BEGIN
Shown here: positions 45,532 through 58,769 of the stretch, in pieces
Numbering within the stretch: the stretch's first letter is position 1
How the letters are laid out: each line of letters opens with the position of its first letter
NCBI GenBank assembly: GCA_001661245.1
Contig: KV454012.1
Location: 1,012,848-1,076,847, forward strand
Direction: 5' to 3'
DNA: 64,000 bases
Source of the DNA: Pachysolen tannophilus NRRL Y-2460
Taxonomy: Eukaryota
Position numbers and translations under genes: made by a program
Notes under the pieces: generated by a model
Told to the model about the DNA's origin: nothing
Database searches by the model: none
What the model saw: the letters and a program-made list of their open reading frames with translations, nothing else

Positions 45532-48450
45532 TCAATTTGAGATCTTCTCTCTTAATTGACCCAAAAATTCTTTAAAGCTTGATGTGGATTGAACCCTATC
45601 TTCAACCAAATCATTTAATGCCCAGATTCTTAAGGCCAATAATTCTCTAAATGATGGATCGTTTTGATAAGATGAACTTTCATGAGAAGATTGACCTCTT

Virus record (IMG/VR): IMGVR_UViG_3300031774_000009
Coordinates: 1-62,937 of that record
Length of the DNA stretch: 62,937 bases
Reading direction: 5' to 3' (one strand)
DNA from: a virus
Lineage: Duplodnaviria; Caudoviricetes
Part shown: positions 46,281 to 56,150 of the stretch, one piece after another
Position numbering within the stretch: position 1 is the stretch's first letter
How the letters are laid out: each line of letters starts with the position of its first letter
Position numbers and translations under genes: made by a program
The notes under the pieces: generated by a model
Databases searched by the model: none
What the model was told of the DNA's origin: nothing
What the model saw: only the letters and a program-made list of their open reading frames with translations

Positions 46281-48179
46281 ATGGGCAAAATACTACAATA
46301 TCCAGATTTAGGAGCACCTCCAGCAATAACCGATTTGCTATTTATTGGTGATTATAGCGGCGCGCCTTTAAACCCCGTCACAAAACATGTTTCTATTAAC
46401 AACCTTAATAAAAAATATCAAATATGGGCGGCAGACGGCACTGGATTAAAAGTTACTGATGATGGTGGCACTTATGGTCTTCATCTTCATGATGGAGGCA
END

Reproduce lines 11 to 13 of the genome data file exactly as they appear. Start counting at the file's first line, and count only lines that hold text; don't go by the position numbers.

Position numbers and translations under genes: made by a program
Notes under the pieces: generated by a model
Told to the model about the DNA's origin: nothing